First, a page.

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Integration by parts conceptual problem

  1. Sep 8, 2009 #1
    1. Suppose : f(1) = 2, f(4) =7 , f'(1)=5, f'(4) = 3 and f"(x) is continuous. Find the value of:
    [tex]
    \int_{1}^{4} xf''(x)dx


    [/tex]
    2. Relevant equations
    [tex]
    IBP formula

    \int u(x)dv = u(x)v(x) - \int v(x) du

    [/tex]


    3. The attempt at a solution

    I re-wrote the IBP formula from
    [tex]

    = f(x) \int g(x) - \int\int g(x) f(x)'


    [/tex]

    I turned it into that so I can see so I can see that the derivative of [tex] u [/tex] is [tex] du [/tex] And derivatives [tex]f'(1)=5[/tex] [tex] f'(4)=3 [/tex] are given.

    so does that mean that two du's are given?

    well I set

    [tex]

    f(1) = \int_{1}^{4} xf''(x)dx = 2
    \newline
    [/tex]
    and

    [tex]
    \newline
    f(4) = \int_{1}^{4} xf''(x)dx = 7




    [/tex]


    This is where I am stuck. I don't know what to do next. Thanks for the help in advanced :D
     
    Last edited: Sep 8, 2009
  2. jcsd
  3. Sep 8, 2009 #2
    What did you choose for u(x) and what did you choose for dv ?
     
  4. Sep 8, 2009 #3
    1. Suppose : f(1) = 2, f(4) =7 , f'(1)=5, f'(4) = 3 and f"(x) is continuous. Find the value of:
    [tex]
    \int_{1}^{4} xf''(x)dx


    [/tex]
    2. Relevant equations
    IBP formula
    [tex]

    \int u(x)dv = u(x)v(x) - \int v(x) du

    [/tex]


    3. The attempt at a solution

    I re-wrote the IBP formula from
    [tex]

    = f(x) \int g(x) - \int\int g(x) f(x)'


    [/tex]

    I turned it into that so I can see so I can see that the derivative of [tex] u [/tex] is [tex] du [/tex] And derivatives [tex]f'(1)=5[/tex] [tex] f'(4)=3 [/tex] are given.

    so does that mean that two du's are given?

    well I set

    [tex]

    f(1) = \int_{1}^{4} xf''(x)dx = 2
    \newline
    [/tex]
    and

    [tex]
    \newline
    f(4) = \int_{1}^{4} xf''(x)dx = 7




    [/tex]


    This is where I am stuck. I don't know what to do next. Thanks for the help in advanced :D
     
  5. Sep 8, 2009 #4
    I am not sure what you did there.
    what is g(x)?

    You should get
    original integral = xf'(x) - int(f'(x)).dx and limits are defined all values are given.
     
  6. Sep 8, 2009 #5
    oh would it be

    u=x
    du=dx

    v= f'(x)
    dv = f"(x)

    so:

    [tex]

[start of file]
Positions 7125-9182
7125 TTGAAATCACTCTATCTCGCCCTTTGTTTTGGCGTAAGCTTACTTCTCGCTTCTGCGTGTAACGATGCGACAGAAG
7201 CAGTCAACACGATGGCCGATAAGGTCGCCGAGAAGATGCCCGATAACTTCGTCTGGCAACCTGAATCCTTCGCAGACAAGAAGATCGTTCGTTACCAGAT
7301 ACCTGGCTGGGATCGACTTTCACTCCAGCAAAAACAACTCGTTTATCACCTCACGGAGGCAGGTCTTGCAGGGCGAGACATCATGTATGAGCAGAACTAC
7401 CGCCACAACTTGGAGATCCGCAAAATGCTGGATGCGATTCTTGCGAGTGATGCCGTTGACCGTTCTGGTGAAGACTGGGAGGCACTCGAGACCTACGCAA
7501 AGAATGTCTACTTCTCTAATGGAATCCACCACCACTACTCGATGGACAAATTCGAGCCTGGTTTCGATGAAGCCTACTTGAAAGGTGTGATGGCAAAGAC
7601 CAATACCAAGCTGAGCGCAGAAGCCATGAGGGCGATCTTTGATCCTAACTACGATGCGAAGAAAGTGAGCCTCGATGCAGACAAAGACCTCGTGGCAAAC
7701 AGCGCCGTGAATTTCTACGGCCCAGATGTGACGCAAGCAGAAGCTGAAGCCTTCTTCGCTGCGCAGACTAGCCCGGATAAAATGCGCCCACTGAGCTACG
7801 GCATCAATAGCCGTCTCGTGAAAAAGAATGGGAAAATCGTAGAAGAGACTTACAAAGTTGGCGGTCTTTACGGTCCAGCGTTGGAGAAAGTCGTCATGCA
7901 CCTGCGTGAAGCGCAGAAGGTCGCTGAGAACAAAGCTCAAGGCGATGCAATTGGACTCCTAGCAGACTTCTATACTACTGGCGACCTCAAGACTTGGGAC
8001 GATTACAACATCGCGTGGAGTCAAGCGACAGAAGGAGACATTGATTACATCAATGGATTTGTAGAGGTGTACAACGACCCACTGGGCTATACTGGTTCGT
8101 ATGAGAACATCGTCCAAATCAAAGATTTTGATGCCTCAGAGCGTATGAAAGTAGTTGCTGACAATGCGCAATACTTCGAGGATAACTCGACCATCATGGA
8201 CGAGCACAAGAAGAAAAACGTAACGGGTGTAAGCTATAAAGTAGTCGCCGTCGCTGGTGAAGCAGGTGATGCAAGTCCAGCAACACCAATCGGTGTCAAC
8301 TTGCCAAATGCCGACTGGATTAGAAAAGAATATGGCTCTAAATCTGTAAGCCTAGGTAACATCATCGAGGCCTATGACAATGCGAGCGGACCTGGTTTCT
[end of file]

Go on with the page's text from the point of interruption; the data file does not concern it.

xf'(x)- \int f'(x)dx
    [/tex]

    I don't know how to incorporate the given f'(1) =5 and f'(4) = 3


    sorry for the double post. I accidently pressed submit before I was ready then clicked preview right after.
     
    Last edited: Sep 8, 2009
  7. Sep 8, 2009 #6
    oh would it be

    u=x
    du=dx

    v= f'(x)
    dv = f"(x)

    so:

    [tex]

    xf'(x)- \int f'(x)dx
    [/tex]

    I don't know how to incorporate the given f'(1) =5 and f'(4) = 3
     
  8. Sep 8, 2009 #7
    This is a good start, because we don't know much about f''(x), but we do know some values for f'(x), so we want to get f'(x) in our result and get rid of f''(x).

    This doesn't work out for a simple reason; you have written here an indefinite integral, and the original expression is a definite integral. This expression still needs to be evaluated at limits in order to be a definite integral.
     
  9. Sep 8, 2009 #8
    ok I need to evaluate it at the limits

    [tex]
    \left. xf'(x) \right|_1^{4} - \int_{1}^{4} f'(x) dx [/tex]

    [tex]
    \left. 4f'(x)-f'(x)- [f(x)] \right|_1^{4}
    [/tex]

    [tex]

    4f'(4)-f'(1)-[f'(4)-f'(1)] [/tex]

    [tex]
    4*7 -(2)- [7-5] = 22 -2 = 20 [/tex]

    how is this so far? I don't know how to incoorporate both the f'(1) and f'(4)
     
    Last edited: Sep 8, 2009
  10. Sep 8, 2009 #9
    These two lines are not equivalent. How did evaluating f at 4 and 1 turn into evaluating f' at 4 and 1 and vice versa? If you are confused about where to place the evaluation brace, note that by the fundamental theorem of calculus, the entire expression you got should be evaluated first at x=4 and then at x=1, with the latter being subtracted from the former.
     
  11. Sep 8, 2009 #10
    I meant

    [tex]
    4f'(4) - f'(1) - [f'(4) - f'(1)]

    [/tex]

    i just forgot the '

    I used integration by parts and evaluated the uv section at x=4 and x=1 then evaluated f(x) from 1 to 4
     
    Last edited: Sep 8, 2009
  12. Sep 8, 2009 #11
    [tex]
    4f'(4) - f'(1) - [f (4) - f (1)]
    [/tex]

    [tex]

    (4*3) - 5 - [ 7-2 ] = 2 [/tex]


    is this right??? ! :D !
     
    Last edited: Sep 8, 2009
  13. Sep 9, 2009 #12

    jmb

    User Avatar

    This is the formula for indefinite integration (i.e. without limits). What does the formula look like for definite integration (with limits)?

    This shows a fundamental misunderstanding. [itex]f(4)[/itex] means [itex]f(x)[/itex] evaluated at [itex]x=4[/itex]. What you have written is meaningless I'm afraid!

    Anyway first things first: what is the IBP formula for definite integration?
     
  14. Sep 9, 2009 #13
    That's it. :smile:
     
  15. Sep 9, 2009 #14

    HallsofIvy

    User Avatar
    Staff Emeritus
    Science Advisor

    Since this question was posted twice, I am merging the two threads.
     
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